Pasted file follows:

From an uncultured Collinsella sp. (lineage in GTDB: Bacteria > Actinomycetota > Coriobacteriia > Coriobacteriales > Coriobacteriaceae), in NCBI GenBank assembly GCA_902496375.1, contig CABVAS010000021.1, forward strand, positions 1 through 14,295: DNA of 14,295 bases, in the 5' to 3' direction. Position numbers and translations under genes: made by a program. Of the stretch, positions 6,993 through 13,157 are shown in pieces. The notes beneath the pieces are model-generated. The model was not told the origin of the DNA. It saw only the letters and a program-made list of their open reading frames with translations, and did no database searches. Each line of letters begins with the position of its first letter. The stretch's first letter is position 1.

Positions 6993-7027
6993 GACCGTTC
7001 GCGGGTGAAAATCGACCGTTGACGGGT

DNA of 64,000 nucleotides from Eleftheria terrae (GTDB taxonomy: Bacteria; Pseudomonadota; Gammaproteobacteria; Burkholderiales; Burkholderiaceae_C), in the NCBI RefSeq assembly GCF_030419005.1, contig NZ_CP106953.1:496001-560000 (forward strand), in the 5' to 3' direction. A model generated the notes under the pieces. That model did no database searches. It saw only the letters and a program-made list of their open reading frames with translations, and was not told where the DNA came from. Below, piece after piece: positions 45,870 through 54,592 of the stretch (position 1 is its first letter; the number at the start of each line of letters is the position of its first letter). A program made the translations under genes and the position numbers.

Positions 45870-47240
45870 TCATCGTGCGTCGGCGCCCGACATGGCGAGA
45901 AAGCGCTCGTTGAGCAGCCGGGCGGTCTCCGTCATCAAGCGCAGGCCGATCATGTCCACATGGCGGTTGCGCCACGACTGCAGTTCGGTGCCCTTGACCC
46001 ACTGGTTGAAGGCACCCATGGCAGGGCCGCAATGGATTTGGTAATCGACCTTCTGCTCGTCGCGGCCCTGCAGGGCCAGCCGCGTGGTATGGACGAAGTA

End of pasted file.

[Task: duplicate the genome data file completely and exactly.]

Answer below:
From an uncultured Collinsella sp. (lineage in GTDB: Bacteria > Actinomycetota > Coriobacteriia > Coriobacteriales > Coriobacteriaceae), in NCBI GenBank assembly GCA_902496375.1, contig CABVAS010000021.1, forward strand, positions 1 through 14,295: DNA of 14,295 bases, in the 5' to 3' direction. Position numbers and translations under genes: made by a program. Of the stretch, positions 6,993 through 13,157 are shown in pieces. The notes beneath the pieces are model-generated. The model was not told the origin of the DNA. It saw only the letters and a program-made list of their open reading frames with translations, and did no database searches. Each line of letters begins with the position of its first letter. The stretch's first letter is position 1.

Positions 6993-7027
6993 GACCGTTC
7001 GCGGGTGAAAATCGACCGTTGACGGGT

DNA of 64,000 nucleotides from Eleftheria terrae (GTDB taxonomy: Bacteria; Pseudomonadota; Gammaproteobacteria; Burkholderiales; Burkholderiaceae_C), in the NCBI RefSeq assembly GCF_030419005.1, contig NZ_CP106953.1:496001-560000 (forward strand), in the 5' to 3' direction. A model generated the notes under the pieces. That model did no database searches. It saw only the letters and a program-made list of their open reading frames with translations, and was not told where the DNA came from. Below, piece after piece: positions 45,870 through 54,592 of the stretch (position 1 is its first letter; the number at the start of each line of letters is the position of its first letter). A program made the translations under genes and the position numbers.

Positions 45870-47240
45870 TCATCGTGCGTCGGCGCCCGACATGGCGAGA
45901 AAGCGCTCGTTGAGCAGCCGGGCGGTCTCCGTCATCAAGCGCAGGCCGATCATGTCCACATGGCGGTTGCGCCACGACTGCAGTTCGGTGCCCTTGACCC
46001 ACTGGTTGAAGGCACCCATGGCAGGGCCGCAATGGATTTGGTAATCGACCTTCTGCTCGTCGCGGCCCTGCAGGGCCAGCCGCGTGGTATGGACGAAGTA